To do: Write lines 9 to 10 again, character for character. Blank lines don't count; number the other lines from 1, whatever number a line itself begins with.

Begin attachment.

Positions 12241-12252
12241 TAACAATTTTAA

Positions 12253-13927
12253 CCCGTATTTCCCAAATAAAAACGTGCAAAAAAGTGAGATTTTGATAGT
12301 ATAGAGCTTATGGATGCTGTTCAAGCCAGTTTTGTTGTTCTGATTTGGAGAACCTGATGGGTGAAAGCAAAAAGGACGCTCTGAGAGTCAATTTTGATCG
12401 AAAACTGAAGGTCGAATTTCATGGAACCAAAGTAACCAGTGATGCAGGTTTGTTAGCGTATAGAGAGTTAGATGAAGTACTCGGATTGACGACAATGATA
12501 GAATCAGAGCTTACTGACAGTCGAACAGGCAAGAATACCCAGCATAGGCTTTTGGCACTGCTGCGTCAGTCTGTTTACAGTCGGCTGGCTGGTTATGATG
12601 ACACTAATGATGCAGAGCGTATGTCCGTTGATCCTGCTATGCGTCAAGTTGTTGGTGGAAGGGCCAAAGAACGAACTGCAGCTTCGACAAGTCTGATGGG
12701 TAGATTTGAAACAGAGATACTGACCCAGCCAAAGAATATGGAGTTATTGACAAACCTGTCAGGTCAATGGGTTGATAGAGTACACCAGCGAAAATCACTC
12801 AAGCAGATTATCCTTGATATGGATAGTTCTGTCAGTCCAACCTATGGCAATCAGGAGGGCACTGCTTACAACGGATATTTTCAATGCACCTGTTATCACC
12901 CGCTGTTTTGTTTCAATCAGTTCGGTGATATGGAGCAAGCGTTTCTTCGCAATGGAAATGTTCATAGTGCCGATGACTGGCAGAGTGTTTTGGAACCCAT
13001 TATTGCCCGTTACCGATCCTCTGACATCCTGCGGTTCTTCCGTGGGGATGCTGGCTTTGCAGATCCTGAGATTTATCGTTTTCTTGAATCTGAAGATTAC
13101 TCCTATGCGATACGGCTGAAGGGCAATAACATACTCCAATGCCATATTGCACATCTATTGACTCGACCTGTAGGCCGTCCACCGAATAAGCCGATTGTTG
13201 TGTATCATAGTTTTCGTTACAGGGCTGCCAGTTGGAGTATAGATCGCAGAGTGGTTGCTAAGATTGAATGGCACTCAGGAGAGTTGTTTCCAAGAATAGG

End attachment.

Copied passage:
12701 TAGATTTGAAACAGAGATACTGACCCAGCCAAAGAATATGGAGTTATTGACAAACCTGTCAGGTCAATGGGTTGATAGAGTACACCAGCGAAAATCACTC
12801 AAGCAGATTATCCTTGATATGGATAGTTCTGTCAGTCCAACCTATGGCAATCAGGAGGGCACTGCTTACAACGGATATTTTCAATGCACCTGTTATCACC